Sunderland rose up to 9th and that was the best they could do. The form was temporary as they couldn’t keep up and ended up struggling near relegation and as a result, O’Neill was sacked in March of 2013.
Currently managing the Republic of Ireland, he has managed to get them into the Euro 2016 and it would so delightful to see him back in the Premier League after the Euros.
Arrived at the blue side of Manchester in December 2009 following the sacking of Mark Hughes mid-way through the season. The Italian made an instant impact as he won 4 out of his first 4 games in charge. He also won his first Manchester Derby as City defeated United 2-1, but then lost the tie in the second leg at Old Trafford where The Red Devils won 3-1.
It still was a very good season for City who had new, wealthy owners and now a new manager who made an instant, positive impact and ensured that Manchester City finished 5th that season, their personal best in the Premier League.
In the following season, Roberto Mancini splashed the cash and got players like Yaya Toure, David Silva, and Aleksandar Kolarov. With these new additions, City was posing a huge threat and were definite title contenders.
Mancini guided them to another Derby Day victory as they dumped Manchester United out of the FA Cup and then went on to win the competition which ended their long trophy drought. The 2010-11 season also saw the Blues qualify for the Champions League as they finished 3rd in the League.
Roberto Mancini made Manchester City a force to reckon with as he added more firepower in the squad by bringing in Sergio Aguero and Samir Nasri in the 2011-12 transfer window. Things just kept getting better as City went to Old Trafford and thumped their rivals 6-1; United’s worst loss since 1955.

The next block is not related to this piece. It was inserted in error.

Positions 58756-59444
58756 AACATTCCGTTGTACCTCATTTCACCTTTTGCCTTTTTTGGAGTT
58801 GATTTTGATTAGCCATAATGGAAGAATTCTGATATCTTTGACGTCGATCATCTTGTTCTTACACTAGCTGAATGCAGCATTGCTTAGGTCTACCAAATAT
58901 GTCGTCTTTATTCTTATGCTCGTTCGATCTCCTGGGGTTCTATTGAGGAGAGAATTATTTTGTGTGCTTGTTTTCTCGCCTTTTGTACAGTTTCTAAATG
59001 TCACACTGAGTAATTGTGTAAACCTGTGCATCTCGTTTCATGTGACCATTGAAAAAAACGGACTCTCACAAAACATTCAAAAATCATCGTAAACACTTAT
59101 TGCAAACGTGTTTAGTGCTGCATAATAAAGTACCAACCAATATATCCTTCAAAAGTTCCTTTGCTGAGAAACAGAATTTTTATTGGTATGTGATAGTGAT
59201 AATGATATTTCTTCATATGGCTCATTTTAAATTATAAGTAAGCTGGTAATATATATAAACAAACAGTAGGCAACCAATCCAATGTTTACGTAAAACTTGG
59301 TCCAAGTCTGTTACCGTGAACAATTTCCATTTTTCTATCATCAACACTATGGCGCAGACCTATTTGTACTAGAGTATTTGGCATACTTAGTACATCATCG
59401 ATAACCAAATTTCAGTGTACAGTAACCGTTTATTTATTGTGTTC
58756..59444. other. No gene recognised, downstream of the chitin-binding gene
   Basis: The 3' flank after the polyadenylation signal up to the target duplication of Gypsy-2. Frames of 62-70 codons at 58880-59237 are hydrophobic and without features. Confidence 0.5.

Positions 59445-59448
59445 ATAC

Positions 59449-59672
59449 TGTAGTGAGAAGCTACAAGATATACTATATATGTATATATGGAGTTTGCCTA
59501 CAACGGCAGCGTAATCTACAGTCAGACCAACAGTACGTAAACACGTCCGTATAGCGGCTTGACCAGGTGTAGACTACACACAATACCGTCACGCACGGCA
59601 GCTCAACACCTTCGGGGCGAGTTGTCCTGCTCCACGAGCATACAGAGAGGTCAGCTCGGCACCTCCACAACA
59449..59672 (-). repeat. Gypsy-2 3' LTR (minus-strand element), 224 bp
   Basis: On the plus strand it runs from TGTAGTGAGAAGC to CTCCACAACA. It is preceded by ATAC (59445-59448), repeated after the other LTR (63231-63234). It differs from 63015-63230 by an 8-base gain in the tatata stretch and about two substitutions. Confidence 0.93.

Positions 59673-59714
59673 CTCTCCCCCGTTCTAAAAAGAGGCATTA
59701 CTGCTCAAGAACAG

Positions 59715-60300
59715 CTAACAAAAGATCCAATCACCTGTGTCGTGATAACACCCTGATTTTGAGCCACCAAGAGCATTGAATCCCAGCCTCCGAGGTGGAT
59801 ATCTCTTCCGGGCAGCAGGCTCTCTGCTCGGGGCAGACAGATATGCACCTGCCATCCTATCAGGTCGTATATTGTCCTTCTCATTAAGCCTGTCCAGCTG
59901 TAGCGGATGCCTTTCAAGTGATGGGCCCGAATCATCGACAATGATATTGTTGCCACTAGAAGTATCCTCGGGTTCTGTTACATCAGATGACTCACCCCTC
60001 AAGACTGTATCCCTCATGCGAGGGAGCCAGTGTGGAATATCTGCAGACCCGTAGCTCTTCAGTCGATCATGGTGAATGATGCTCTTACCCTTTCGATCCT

There was more to come as Man City were unstoppable that season and they finally got what they were hungry for – The Premier League Crown. Roberto Mancini guided Manchester City to their first Premier League title since 1968.
Mancini and City were struggling in Europe but locally, they were very strong. The 2012-13 season got off to a pretty good start for the Sky Blues as they beat Chelsea 3-2 and won the Charity Shield. Unfortunately, that was the only piece of silverware Manchester City were to win that season.
They made it into the FA Cup final but were shocked by a late Ben Watson goal which handed Wigan Athletic the win and the trophy. City couldn’t defend their title as they saw rivals Manchester United lift the Premier League trophy again.
Roberto Mancini was sacked just 2 days after City’s loss to Wigan in the FA Cup final. A couple of weeks later, Mancini took out a full-page ad in the MEN, in which he thanked the fans and bid farewell. He is currently managing the club he was at for 4 years before Manchester City – Internazionale.
It would be really great to see him back in the Premier League again competing against the likes of Klopp and Guardiola.